“208 to the minute by my Gaunt’s wristwatch, only 37/6 in gunmetal, second hand 2/6 extra,” he said gravely. His diagnosis was an appalling one: “Poison,” he gritted. “Fortunately, I have with me my Dunlop rubber stomach pump, obtainable at all garages within a twelve mile radius of the G.P.O., except at the weekend. So all may yet be well.” He turned sternly to the butler, who was hovering in the rear. “Grimes,” he said, “see that no-one leaves the house.”

Chapter V

An hour later, thanks to her medico’s prompt action with the stomach pump, Cynthia was herself once more. Dr. Newton, assembling everyone in the hall, thundered, “Who is responsible for this folly?”

All eyes turned towards Harold, who drew himself to his full height of 6 foot 4½ in his Buck’s half-hose, 6 foot 5½ in his Doctor Arnold’s health-shoes.

“I am innocent,” he said gravely. Then, turning on his Dunlop rubber heel, he strode to where Arthur Upcheek was standing with his waxed moustache curled in a sneer, and said sternly: “Upcheek, I order you to produce that bottle of Bex A.P.C.”

“And what if I refuse,” rasped Arthur.

“Then I shall take it!” gritted Harold. And grasping his rival by the scruff of the neck he shook him until the bottle crashed to the ground. Darting forward, Dr. Newton picked up the bottle, opened it, and sniffed at the contents.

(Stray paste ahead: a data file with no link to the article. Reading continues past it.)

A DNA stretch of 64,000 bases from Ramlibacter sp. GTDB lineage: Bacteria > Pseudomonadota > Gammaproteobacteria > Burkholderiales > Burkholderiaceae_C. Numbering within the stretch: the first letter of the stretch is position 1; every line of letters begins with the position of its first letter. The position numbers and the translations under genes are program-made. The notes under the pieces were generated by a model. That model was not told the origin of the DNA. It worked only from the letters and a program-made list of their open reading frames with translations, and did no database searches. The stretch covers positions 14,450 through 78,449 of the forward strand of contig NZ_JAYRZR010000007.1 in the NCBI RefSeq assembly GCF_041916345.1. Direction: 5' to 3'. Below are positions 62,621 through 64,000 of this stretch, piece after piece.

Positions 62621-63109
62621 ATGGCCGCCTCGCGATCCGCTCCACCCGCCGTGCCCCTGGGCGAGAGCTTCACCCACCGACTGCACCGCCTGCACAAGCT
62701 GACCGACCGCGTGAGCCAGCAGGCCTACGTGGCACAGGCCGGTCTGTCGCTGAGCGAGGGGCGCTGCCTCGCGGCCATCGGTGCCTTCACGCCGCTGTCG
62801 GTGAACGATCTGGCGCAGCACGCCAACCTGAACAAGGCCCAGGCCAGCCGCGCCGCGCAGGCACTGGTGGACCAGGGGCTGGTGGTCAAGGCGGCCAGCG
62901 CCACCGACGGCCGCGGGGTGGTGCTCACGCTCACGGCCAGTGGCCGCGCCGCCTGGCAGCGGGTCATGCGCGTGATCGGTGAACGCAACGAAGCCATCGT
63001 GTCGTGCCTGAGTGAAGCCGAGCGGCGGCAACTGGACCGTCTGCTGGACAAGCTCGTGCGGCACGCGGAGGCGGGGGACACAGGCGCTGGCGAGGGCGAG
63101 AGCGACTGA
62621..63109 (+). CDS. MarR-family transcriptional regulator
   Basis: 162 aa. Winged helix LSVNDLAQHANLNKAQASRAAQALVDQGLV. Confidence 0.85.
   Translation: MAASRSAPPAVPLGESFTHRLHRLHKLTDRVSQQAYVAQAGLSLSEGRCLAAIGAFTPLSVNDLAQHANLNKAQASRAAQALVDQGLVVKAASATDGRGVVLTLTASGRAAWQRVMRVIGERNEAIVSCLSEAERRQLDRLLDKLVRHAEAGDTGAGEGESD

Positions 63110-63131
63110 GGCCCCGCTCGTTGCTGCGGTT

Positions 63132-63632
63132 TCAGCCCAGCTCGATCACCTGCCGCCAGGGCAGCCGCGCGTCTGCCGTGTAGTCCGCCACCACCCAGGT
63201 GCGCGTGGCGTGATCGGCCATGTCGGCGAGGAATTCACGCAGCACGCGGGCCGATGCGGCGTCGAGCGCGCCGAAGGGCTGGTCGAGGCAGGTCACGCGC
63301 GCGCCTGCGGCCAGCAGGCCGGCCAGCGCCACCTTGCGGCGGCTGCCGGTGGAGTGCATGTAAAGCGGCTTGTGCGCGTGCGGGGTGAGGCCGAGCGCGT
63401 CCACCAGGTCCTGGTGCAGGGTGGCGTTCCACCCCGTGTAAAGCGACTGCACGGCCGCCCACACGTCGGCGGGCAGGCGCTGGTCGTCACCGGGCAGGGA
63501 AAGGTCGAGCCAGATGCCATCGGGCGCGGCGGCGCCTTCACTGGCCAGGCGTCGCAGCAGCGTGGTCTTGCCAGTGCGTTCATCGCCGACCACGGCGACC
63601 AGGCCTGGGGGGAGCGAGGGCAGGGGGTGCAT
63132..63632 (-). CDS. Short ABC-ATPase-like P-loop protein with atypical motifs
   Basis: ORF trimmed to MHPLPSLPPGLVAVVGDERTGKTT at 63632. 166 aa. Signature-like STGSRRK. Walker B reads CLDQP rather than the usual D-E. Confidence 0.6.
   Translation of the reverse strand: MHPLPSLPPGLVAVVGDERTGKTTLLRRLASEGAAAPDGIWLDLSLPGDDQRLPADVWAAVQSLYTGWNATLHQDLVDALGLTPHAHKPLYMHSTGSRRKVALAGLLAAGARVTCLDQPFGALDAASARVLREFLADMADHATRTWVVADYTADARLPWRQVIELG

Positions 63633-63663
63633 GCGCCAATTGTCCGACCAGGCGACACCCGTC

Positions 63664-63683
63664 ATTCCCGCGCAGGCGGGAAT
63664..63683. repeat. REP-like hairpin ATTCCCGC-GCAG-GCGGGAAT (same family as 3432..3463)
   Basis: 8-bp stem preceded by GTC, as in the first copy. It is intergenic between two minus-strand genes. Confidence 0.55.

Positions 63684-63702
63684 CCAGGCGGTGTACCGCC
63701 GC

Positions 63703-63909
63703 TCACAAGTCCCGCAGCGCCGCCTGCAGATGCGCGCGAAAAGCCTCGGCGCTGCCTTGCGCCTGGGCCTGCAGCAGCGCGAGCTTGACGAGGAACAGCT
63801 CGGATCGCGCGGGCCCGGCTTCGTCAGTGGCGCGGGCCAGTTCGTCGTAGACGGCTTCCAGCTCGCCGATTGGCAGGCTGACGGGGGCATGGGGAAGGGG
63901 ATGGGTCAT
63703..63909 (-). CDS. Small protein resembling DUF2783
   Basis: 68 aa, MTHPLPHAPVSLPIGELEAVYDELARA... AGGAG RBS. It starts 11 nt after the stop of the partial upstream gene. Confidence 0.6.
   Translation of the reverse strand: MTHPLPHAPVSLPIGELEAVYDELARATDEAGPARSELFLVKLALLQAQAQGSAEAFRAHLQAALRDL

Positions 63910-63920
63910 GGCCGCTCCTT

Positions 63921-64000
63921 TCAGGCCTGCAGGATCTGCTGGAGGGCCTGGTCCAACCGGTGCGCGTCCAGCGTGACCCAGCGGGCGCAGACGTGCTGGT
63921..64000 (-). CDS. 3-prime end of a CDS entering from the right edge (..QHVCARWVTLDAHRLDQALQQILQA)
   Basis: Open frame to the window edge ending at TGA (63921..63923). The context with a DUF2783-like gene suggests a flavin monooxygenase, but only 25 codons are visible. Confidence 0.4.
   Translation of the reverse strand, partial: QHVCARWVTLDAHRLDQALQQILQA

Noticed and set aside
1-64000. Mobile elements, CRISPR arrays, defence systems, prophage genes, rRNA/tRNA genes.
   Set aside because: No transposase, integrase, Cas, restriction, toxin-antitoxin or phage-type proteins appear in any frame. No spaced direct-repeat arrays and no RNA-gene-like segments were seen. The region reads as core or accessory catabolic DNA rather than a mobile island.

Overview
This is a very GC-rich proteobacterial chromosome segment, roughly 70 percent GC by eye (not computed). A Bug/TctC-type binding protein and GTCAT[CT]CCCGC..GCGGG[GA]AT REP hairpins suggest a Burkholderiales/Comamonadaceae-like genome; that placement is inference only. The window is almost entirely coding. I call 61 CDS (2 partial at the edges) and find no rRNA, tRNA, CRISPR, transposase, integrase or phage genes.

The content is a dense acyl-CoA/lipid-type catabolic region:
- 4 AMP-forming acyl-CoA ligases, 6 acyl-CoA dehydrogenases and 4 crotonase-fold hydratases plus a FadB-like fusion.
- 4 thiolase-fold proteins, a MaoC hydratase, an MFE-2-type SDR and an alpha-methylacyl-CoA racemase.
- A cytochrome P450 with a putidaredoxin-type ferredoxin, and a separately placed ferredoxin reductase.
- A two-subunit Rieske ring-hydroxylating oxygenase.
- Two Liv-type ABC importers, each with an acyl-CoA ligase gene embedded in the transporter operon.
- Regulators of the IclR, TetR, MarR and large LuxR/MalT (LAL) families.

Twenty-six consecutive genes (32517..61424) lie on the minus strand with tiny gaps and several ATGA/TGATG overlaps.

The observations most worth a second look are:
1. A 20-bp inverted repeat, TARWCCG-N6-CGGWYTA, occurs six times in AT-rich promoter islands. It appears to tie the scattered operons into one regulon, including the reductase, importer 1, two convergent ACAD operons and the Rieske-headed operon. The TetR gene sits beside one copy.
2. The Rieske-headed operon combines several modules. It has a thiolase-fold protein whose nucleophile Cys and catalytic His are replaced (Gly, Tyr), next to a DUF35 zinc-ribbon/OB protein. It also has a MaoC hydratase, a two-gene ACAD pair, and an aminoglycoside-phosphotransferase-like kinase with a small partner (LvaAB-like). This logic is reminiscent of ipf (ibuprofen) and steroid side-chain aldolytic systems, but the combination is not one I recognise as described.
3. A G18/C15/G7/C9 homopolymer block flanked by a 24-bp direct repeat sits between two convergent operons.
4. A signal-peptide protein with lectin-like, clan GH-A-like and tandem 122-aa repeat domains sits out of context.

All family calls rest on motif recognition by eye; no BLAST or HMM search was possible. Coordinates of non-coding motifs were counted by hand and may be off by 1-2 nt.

“Tainted Tablets!” he muttered, shuddering. With a dramatic gesture Arthur drew from his hip-pocket his Hartley’s Our Boy’s Scout Knife, and pulling out the corkscrew, made as though to plunge it in his breast. But his arms were grasped from behind by the ever-ready Grimes, and he was borne struggling from the hall. Cynthia fell into Harold’s open arms.

“My darling,” he breathed, “will you marry me?”

“Yes, Harold,” she murmured, almost swooning.

“Then meet me tomorrow night at 6.30 for dinner at the Prince of Wales, St. Kilda, where a splendid four-course meal is obtainable for only 2/6, including soup, fish, joint, and two veg., with sweet or fruit to follow.”

“Oh Harold,” gushed Cynthia, “I shall be there.”

And so it came about, thanks to Maple’s lay-by, that Harold and Cynthia were wed, and lived happily ever after in the rich but “homey” atmosphere of their charming villa. And as they sat amid their tasteful furnishings in the evenings, Harold would often turn to Cynthia and say fondly, “Remember, dear, there’s a Maple’s Store right near your door.”



Mongie, pronounced Mungie, and the G is soft, not hard, was a genius with children.

Towards the end of the summer of 1937–38, whilst still recuperating from tuberculosis, Mongie kept Mum busy at Metung—she was not yet twelve years old—by creating “a detective drama,” for radio, entitled Doris and Archie, or, The Mystery of the Headless Woman. The manuscript, which Mongie wrote into an Aero exercise book, was accompanied by illustrations carefully clipped from old copies of the Illustrated London News, Harpers and Queen, etc.

According to the title page, Doris and Archie was “written and unpublished in 1938 by Helen Borthwick (Jun.), aged 9 [sic] (the dangerous age), & Mongie Bruce-Pearson (very jun.).”